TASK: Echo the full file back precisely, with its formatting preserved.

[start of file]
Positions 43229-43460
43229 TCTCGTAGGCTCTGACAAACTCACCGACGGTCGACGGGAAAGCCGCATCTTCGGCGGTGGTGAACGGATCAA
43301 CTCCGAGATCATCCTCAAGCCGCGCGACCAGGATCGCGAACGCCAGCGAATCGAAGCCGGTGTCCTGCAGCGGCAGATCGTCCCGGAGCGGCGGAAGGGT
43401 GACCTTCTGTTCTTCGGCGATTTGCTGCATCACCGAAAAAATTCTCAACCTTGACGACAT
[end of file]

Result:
Positions 43229-43460
43229 TCTCGTAGGCTCTGACAAACTCACCGACGGTCGACGGGAAAGCCGCATCTTCGGCGGTGGTGAACGGATCAA
43301 CTCCGAGATCATCCTCAAGCCGCGCGACCAGGATCGCGAACGCCAGCGAATCGAAGCCGGTGTCCTGCAGCGGCAGATCGTCCCGGAGCGGCGGAAGGGT
43401 GACCTTCTGTTCTTCGGCGATTTGCTGCATCACCGAAAAAATTCTCAACCTTGACGACAT